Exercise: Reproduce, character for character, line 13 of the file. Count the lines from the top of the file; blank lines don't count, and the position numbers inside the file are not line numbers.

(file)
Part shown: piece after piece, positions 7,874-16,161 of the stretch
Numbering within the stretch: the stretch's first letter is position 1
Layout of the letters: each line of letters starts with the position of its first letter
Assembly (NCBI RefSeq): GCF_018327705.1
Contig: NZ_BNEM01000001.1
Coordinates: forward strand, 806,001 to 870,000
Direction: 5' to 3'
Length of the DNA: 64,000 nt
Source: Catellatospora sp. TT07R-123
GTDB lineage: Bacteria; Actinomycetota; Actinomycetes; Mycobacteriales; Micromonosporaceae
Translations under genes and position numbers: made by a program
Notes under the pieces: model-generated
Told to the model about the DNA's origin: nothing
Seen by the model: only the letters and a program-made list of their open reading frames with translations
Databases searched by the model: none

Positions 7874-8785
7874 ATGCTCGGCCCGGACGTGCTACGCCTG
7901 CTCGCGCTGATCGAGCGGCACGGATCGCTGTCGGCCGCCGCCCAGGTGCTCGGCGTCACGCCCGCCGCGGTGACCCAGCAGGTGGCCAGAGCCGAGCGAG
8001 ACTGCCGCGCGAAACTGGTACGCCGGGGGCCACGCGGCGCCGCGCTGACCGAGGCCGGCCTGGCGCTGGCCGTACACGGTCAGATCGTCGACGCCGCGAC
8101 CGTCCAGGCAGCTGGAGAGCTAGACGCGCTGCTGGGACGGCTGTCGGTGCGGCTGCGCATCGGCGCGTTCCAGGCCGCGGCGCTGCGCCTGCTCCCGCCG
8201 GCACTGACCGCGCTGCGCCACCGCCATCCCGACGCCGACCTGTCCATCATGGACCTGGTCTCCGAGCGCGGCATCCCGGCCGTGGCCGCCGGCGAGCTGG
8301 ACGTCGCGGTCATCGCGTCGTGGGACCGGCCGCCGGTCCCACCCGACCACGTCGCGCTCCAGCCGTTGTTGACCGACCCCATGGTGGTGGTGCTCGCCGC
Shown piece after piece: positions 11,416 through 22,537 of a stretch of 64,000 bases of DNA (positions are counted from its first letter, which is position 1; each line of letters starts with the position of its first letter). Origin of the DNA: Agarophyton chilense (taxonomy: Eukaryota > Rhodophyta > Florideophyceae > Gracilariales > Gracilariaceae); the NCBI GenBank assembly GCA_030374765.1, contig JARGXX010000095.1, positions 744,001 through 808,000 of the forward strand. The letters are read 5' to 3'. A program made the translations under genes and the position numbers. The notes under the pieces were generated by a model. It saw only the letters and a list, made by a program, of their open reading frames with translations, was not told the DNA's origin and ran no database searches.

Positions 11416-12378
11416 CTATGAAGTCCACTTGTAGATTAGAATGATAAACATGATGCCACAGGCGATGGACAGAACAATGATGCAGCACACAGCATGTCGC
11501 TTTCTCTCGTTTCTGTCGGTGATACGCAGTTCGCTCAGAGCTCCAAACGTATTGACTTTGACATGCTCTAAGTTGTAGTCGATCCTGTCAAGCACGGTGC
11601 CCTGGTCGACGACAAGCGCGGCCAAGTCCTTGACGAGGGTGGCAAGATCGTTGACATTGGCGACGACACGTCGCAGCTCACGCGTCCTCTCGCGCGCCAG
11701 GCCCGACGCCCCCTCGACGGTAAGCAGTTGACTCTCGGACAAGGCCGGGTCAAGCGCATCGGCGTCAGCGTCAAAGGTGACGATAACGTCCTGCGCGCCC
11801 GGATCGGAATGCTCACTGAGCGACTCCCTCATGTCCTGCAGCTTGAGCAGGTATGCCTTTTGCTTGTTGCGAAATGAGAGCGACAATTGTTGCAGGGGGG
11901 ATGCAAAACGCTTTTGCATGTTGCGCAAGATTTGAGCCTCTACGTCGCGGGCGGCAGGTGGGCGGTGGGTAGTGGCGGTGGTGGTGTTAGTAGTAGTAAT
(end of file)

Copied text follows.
Told to the model about the DNA's origin: nothing